It will be seen that there are various stages in the removal from acquaintance with particulars: there is Bismarck to people who knew him; Bismarck to those who only know of him through history; the man with the iron mask; the longest-lived of men. These are progressively further removed from acquaintance with particulars; the first comes as near to acquaintance as is possible in regard to another person; in the second, we shall still be said to know 'who Bismarck was'; in the third, we do not know who was the man with the iron mask, though we can know many propositions about him which are not logically deducible from the fact that he wore an iron mask; in the fourth, finally, we know nothing beyond what is logically deducible from the definition of the man. There is a similar hierarchy in the region of universals. Many universals, like many particulars, are only known to us by description. But here, as in the case of particulars, knowledge concerning what is known by description is ultimately reducible to knowledge concerning what is known by acquaintance.

The fundamental principle in the analysis of propositions containing descriptions is this: Every proposition which we can understand must be composed wholly of constituents with which we are acquainted.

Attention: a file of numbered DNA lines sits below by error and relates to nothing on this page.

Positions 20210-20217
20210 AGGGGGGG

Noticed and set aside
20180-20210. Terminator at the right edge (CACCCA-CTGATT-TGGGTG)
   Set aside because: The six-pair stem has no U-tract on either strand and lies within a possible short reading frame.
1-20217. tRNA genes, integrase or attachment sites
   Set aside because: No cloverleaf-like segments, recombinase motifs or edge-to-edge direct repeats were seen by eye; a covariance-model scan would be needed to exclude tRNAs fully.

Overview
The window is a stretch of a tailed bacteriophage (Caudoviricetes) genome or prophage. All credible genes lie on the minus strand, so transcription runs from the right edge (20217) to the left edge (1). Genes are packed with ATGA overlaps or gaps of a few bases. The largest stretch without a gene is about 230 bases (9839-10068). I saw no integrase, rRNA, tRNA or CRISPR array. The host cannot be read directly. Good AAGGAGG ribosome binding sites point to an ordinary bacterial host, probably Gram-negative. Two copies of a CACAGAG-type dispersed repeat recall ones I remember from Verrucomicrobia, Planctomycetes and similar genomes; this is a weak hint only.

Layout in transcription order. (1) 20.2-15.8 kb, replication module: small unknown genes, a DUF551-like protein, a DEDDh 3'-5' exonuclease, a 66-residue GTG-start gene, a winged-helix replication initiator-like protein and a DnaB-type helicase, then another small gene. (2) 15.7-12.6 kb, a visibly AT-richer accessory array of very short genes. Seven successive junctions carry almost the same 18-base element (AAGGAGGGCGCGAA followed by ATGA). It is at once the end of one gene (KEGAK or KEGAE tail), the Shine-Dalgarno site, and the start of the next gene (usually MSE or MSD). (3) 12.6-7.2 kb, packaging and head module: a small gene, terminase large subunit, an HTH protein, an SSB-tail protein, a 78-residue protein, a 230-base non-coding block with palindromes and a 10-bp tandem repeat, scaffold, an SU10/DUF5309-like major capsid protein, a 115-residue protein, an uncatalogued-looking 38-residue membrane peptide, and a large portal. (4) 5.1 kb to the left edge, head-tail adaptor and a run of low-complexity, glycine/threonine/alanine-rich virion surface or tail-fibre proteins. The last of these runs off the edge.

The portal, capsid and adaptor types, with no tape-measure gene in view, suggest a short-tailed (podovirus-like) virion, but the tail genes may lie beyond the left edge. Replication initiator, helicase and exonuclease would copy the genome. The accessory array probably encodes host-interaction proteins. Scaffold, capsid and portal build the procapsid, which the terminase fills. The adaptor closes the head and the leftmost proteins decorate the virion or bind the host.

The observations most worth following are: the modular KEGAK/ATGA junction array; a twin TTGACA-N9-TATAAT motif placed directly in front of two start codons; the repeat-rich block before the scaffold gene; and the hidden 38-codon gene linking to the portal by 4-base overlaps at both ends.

We shall not at this stage attempt to answer all the objections which may be urged against this fundamental principle. For the present, we shall merely point out that, in some way or other, it must be possible to meet these objections, for it is scarcely conceivable that we can make a judgement or entertain a supposition without knowing what it is that we are judging or supposing about. We must attach some meaning to the words we use, if we are to speak significantly and not utter mere noise; and the meaning we attach to our words must be something with which we are acquainted. Thus when, for example, we make a statement about Julius Caesar, it is plain that Julius Caesar himself is not before our minds, since we are not acquainted with him. We have in mind some description of Julius Caesar: 'the man who was assassinated on the Ides of March', 'the founder of the Roman Empire', or, perhaps, merely 'the man whose name was Julius Caesar'. (In this last description, Julius Caesar is a noise or shape with which we are acquainted.) Thus our statement does not mean quite what it seems to mean, but means something involving, instead of Julius Caesar, some description of him which is composed wholly of particulars and universals with which we are acquainted.